284 PICTURESQUE PALESTINE.
war is to plunder, or to occupy a poor bit of pasture land, or to get the use of some wr
wells of brackish water, are but withered unsightly branches of a far nobler trunk. The
a pastoral population grown out of and round the real fixed nation. The circumstance
the country and the* difficulties of the climate compelled them to wander, and so to encroach
noticeable in the early history of the Egyptian Delta) on lands which from their fertility
and capabilities had attracted the primaeval colonists of the human race. Possibly, at r.
tt encroachments, not resulting in permanent occupation, would escape notice ; and
ence would give encouragement to insolence and rapine, until the very civilisation which
iild have checked or absorbed the Arabs seemed to them to be but a contemptible tf
because possessed by a people willing to be preyed upon and pillaged.
Anything which may be said of the Arab tribes and their nationality.
beginnings of the Israelite people. The symmetry of the later Jewish commonwealth 5
times blinds us and prevents us from imagining that there ever could have been ,1
I <>r instance, we seldom think of the twelve tribes or clans, unequal in
strength, as being divided between themselves or engaged in tribal wars. We hardl)
picture the tribesmen in the full strength of their manly independence They always appeal
being led by opportunist leaders ; for the life of the nation in the time of the I
confusedly put before us'that even in that interval we seem to be reading the histOT
a hoin< »us nation, living under an orderly government, however weak and |
the presence of stronger neighbouring people. Mr. Palgrave bids us see the Arab tri
almost from the first split up, each and all, into two branches, correlative, but unequal in siic
and importance, The larger portion became townsmen and villagers with perma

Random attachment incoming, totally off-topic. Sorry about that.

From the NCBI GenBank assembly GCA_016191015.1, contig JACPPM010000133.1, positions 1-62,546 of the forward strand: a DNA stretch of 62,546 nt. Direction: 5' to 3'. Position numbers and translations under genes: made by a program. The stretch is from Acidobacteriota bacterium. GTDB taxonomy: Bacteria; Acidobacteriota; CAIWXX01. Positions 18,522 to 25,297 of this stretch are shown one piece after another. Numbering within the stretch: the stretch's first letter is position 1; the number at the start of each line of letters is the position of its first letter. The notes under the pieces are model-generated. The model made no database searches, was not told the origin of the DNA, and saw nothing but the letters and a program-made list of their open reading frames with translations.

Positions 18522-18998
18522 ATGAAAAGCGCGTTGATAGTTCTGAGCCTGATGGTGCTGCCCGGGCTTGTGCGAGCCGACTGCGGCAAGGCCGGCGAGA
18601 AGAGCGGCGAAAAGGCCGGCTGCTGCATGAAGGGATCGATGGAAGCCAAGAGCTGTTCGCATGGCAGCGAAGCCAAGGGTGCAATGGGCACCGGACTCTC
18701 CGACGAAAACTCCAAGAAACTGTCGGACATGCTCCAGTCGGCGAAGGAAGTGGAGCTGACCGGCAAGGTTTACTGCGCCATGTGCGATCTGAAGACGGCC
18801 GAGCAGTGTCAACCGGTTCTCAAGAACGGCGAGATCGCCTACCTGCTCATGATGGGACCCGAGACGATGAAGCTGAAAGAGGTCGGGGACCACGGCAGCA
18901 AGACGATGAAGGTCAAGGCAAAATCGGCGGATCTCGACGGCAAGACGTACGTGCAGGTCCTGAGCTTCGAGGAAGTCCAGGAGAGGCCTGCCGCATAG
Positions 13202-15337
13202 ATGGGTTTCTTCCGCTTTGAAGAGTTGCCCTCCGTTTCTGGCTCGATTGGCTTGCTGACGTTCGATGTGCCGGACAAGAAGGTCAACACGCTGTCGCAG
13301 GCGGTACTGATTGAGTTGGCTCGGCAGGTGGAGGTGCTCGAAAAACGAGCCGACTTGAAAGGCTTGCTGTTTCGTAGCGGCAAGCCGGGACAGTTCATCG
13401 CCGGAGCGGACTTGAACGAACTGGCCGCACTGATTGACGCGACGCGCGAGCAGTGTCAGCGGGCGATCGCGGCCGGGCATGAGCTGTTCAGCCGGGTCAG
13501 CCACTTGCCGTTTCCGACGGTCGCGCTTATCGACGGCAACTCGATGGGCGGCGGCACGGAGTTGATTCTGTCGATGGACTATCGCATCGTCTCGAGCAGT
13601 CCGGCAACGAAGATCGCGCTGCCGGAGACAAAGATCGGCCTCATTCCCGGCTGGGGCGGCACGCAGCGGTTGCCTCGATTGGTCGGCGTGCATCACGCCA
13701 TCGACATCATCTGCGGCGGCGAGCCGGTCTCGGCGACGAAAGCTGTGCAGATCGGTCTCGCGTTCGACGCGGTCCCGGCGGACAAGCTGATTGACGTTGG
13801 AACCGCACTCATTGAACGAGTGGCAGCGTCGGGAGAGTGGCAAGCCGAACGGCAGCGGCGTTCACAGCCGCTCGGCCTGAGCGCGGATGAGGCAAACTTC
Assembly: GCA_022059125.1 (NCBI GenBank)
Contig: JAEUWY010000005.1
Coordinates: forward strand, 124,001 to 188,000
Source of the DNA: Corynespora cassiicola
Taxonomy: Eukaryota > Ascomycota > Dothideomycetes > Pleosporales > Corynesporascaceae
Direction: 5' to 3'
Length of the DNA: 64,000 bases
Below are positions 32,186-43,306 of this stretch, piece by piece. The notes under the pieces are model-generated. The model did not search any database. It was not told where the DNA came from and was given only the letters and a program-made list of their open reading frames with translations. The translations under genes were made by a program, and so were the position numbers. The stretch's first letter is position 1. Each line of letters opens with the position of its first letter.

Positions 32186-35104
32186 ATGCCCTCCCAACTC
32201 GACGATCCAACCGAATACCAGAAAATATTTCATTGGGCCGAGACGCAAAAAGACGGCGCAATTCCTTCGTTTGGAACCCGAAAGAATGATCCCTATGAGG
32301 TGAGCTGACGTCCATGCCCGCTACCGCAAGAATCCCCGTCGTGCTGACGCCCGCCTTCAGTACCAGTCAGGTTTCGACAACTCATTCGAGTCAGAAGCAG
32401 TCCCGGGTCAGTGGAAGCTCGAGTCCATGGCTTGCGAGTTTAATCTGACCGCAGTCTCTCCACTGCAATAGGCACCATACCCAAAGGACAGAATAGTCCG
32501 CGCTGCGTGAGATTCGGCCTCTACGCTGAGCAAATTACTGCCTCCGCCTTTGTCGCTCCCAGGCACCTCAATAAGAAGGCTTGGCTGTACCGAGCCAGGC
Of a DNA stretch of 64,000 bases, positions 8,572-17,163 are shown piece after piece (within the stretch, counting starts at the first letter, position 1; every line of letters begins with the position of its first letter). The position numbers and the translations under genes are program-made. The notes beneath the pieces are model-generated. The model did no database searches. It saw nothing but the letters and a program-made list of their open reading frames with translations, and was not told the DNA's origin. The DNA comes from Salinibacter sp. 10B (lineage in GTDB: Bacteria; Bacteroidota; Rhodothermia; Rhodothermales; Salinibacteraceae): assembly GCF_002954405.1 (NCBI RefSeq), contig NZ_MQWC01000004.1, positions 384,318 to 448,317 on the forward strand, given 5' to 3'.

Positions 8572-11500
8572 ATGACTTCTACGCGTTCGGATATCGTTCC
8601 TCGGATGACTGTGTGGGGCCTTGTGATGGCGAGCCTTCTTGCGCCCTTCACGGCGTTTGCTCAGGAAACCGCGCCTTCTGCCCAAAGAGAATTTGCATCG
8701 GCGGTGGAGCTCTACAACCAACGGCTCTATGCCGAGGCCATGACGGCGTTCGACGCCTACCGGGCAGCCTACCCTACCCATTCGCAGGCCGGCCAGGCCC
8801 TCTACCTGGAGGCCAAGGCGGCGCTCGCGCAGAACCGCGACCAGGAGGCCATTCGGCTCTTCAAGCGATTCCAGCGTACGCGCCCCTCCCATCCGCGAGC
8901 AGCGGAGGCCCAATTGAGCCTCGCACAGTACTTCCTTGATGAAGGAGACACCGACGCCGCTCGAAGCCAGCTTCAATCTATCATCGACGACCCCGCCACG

upations, gendering necessarily culture. The smaller portion gave itself up to the pastoral
life in that hard desert land, whose valleys are only distinguishable by less degl
barrenne The one division of the clan under the favourable circumstances oi settled UR
advanced, the other retrograded, till at length it bore the same relation to the
fellow-countrymen (though pure in descent, and competent to trace out a line ol ano
il tree which would intoxicate the European pedant in heraldry) which a wild c
offshoot below does to the thriving and fruit-laden branches above.
It is in tin- midst of his description of his life at Hofhoof, far away near to the
the Persian Gulf, that Mr. Pal-rave, having given a most lucid account of the conventw
n •• Nabathcean," points out how confusion likewise has burdened all our concept**
the A with inaccuracies and misapplications. The passage is too pointed to
condensation. II.- "The European public is deluged with accounts et" Arab
Vrab qualities, houses, dresses, women, warriors, and what not : the most pfl
materials collected in Syria, Mesopotamia, Egypt, 'Irak, perhaps Tunis, AI ntl •
or at th.- 1 Djiddah and on the \i<A Sea coast Sometimes a romantic spiritwil
among the hybrid Bedawin of Palmyra as portraits A Ar.il> lit".-: sometime*
invited to study Aral, society in a divan at Cairo or Aleppo. Such narratr-